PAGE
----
Why This Would Sell Politically: The loudest argument against immigration is that new immigrants use more public benefits than they pay in taxes. Most evidence disputes this view, but politically it's one of the arguments made most often and a lot of polls show people buy it. And it it often true that the specific communities where immigrants settle face immediate costs, such as building new schools or public health facilities, that the taxes immigrants pay don't cover. (Undocumented immigrants often pay payroll and income taxes under false papers, but that money doesn't necessarily flow back locally).
So letting the undocumented buy their way out from the underground would assure voters that new citizenship was not a free ride. If just half of the ten million undocumented took up the offer, this would bring in an immediate $250 billion and new immigrants each year could bring in an additional $10-20 billion annually. In a time of deficits, that price tag would look awfully tempting to most voters and elected leaders. And this money could be earmarked specifically to help out communities with disproportionate immigration, thereby making encouraging immigration a potentially popular political choice for those local voters as well.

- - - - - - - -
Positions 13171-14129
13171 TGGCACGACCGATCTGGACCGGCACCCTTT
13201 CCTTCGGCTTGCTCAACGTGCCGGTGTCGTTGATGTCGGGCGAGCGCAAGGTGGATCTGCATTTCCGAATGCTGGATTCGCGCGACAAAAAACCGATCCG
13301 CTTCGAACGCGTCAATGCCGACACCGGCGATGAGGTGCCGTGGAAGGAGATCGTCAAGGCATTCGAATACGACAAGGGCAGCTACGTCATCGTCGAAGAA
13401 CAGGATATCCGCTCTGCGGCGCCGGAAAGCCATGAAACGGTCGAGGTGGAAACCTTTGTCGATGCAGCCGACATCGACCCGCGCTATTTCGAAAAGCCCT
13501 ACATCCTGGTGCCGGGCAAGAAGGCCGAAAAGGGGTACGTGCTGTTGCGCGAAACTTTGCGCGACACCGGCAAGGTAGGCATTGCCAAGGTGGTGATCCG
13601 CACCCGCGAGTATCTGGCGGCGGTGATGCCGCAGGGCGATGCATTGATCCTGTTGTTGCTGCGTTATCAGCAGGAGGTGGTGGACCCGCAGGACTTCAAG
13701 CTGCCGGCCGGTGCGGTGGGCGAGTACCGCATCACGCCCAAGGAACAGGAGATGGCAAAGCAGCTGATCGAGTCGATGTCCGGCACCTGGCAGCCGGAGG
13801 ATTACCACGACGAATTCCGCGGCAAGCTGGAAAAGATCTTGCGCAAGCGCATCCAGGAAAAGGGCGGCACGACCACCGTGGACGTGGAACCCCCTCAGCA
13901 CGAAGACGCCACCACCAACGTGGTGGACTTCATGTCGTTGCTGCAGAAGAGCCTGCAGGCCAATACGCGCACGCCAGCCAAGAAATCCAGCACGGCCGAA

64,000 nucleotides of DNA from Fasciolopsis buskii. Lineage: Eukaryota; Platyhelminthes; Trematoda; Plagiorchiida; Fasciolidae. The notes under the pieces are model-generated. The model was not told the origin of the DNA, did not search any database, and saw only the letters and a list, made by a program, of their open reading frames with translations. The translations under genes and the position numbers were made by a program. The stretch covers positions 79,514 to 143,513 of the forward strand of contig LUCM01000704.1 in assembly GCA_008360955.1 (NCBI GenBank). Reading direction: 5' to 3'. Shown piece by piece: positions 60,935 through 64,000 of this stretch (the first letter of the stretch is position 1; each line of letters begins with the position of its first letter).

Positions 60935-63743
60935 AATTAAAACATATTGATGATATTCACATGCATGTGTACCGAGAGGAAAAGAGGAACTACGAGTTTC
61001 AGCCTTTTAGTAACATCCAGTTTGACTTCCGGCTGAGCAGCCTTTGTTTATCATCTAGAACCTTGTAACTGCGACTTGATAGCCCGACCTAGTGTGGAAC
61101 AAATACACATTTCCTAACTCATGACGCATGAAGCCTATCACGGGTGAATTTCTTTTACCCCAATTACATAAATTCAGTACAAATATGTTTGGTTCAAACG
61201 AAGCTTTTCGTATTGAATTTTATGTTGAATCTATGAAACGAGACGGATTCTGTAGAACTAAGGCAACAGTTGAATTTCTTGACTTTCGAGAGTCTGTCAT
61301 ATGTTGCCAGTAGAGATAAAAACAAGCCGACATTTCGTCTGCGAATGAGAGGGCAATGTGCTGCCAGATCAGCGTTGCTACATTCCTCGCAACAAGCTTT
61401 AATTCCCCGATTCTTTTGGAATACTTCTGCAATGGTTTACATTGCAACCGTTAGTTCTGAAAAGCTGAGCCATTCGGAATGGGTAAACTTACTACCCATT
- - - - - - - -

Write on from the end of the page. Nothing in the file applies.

As for the other fear of immigrants, that they drive down wages for local workers, the immigrant fees spent on jobs programs might ease that fear a bit, but the real change will be that undocumented immigrants won't be so easily exploited and bid down wages. The worst thing for native workers is to have ten million people in the economy who lack the legal right to fight on their own behalf for decent conditions. Changing that is one of the best programs to raise wages for all workers.
What About the Alternatives?: I am a strong supporter of the "earned legalization" proposals that would grant citizenship to undocumented workers who have worked for many years in the United States, but political opposition makes passage of those laws unlikely. And in any case, they do little to change the status quo of new immigrants continually replenishing the ranks of exploited work in our economy.